Ilan Godfrey is a documentary photographer, artist, activist, writer, educator, husband and proud father currently residing in Johannesburg.
His work explores the diverse social, political, economic and environmental currents that shape contemporary South Africa, giving viewers a broader, and at the same time, more deeply personal understanding of the country they live in but seldom truly gets to grips with. His photographic practice includes extensive research and focuses on issues that expose South Africa’s constantly shifting landscape, documenting the country with an in-depth and intimate conscience. By conveying through long-term, multi-layered projects a process of investigative narration with photography, he reveals varied aspects of societal change across the country.
At nineteen he moved to England and spent the next eleven years working between Johannesburg and London before returning to South Africa in 2011 to focus on several long-term projects. One of which would evolve over two and a half years into the Legacy of the Mine. An unflinching series of images set out to expose the unwanted and perhaps under-explored legacy confronting South Africa’s land and people by giving agency to those whose lives and livelihoods have been destroyed by mining processes and the long-term environmental ramifications. This resulted in Ilan receiving the prestigious Ernest Cole Award in 2012. Legacy of the Mine (Jacana, 2013) was published as his first monograph and was launched in conjunction with solo exhibitions across South Africa.
In 2016 he continued to explore South Africa’s extractive sector by collaborating with the Open Society Foundation for South Africa and New York to produce the seminal work, The Platinum Belt. This multifaceted project incorporates narrative sound, extensive writings and a geotagged online platform accessible to a global audience and in particular the local communities directly impacted by the platinum extractive sector.
Ilan’s work has been recognised by numerous international photography awards and grants and exhibited in prestigious galleries and museums worldwide, including the National Portrait Gallery (London, UK), Iziko South African National Gallery (Cape Town, SA), Wits Art Museum (Johannesburg, SA), Musée du quai Branly (Paris, France), Everard Read Gallery (Johannesburg, SA) and most recently at the Völklinger Hütte World Heritage Site (Völklingen, Germany). Limited edition works from Ilan’s oeuvre are held in private and public collections around the world. Due to this IG EDITIONS was established to make Ilan’s fine art prints available to a wider audience of collectors globally.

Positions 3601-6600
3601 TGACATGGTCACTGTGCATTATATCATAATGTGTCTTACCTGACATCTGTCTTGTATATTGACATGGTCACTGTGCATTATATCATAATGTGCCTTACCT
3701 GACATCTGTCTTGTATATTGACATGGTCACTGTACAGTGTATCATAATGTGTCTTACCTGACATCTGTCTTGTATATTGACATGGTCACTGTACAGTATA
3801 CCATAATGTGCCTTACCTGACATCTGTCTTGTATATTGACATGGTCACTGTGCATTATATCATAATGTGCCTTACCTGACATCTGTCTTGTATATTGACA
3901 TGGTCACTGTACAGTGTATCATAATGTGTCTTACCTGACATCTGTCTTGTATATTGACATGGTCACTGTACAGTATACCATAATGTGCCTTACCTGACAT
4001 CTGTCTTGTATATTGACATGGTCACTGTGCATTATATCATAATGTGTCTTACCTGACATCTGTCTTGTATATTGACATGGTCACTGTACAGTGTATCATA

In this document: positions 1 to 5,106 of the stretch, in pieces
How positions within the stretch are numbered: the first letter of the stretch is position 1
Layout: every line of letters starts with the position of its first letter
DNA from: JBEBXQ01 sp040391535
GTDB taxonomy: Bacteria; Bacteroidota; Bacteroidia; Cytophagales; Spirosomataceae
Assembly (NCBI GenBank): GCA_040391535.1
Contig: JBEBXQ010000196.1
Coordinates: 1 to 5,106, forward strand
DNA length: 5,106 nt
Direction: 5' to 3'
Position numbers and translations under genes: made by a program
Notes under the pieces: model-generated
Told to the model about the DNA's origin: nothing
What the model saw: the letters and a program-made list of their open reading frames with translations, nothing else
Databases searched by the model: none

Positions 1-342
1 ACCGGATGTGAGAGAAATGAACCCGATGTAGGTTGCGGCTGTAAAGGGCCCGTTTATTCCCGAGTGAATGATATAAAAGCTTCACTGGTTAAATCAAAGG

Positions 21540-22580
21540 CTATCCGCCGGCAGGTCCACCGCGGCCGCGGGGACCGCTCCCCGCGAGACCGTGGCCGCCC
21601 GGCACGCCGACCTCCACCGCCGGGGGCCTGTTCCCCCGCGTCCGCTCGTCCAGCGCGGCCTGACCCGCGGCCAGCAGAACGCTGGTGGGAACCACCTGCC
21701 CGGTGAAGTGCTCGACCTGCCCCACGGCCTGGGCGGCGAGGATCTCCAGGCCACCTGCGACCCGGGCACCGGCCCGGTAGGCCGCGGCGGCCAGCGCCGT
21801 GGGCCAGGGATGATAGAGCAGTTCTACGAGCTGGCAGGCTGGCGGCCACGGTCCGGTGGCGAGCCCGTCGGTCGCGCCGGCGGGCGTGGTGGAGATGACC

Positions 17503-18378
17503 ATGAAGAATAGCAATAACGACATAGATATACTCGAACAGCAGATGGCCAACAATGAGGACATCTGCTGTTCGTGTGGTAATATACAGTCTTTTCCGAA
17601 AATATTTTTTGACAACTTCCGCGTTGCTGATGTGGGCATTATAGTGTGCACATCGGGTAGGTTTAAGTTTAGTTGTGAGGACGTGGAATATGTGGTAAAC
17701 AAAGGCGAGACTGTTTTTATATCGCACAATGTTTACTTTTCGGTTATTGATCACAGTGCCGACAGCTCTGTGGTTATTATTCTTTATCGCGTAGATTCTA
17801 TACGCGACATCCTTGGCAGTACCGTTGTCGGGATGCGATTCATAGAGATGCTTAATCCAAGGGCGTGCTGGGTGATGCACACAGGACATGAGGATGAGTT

His writing and photographic documentation on issues related to mining and the South African landscape have been cited in various research papers and his photographs are regularly published in a broad range of leading international publications including The New Yorker, Le Monde Magazine, ZEIT Magazine, The Sunday Times Magazine, Guardian Weekend Magazine and the Financial Times Magazine.
Aside from his editorial work he collaborates with institutions and organisations worldwide, working on commissions for global brands including, The Open Society Foundation, CARE International, The Bill and Melinda Gates Foundation, The MasterCard Foundation, Barclays Bank, VISA Card, The Toyota Mobility Foundation and GlaxoSmithKline. This has afforded him the opportunity to travel to more than fifty countries where he has worked in some of the most remote regions on the planet.
Parallel to this, Ilan is the founder of IDG Creatives, a multidisciplinary content outlet established on the principal that through inspirational storytelling, the dissemination of visually driven information can be shared with a wider audience across multiple online, social and in print platforms.
He holds a BA (Hons) degree in Photography from the University of Westminster in London, England and was awarded the David Faddy Scholarship to continue his studies, receiving an MA degree in Photojournalism.
“I attended King David Linksfield High School from grade nine and although I was there for only four years, in that short time it made a tremendous impact on my life and career.
The commitment and dedication by the teachers who under the auspices of two stalwarts, Mr Wolf and Mr Altshuler instilled in me core values and a working ethos that has carried me through my formative years.
Teachers in particular I would like to acknowledge are Mr Ciro and Mrs Johnson who enriched in me a grounding and love for the arts in all its forms and my fondest and earliest memories of processing black & white film in the school darkroom.
I am also extremely fortunate to have met my partner and now wife Lianne of twenty-four years and can resolutely call King Davidian’s lifelong friends.”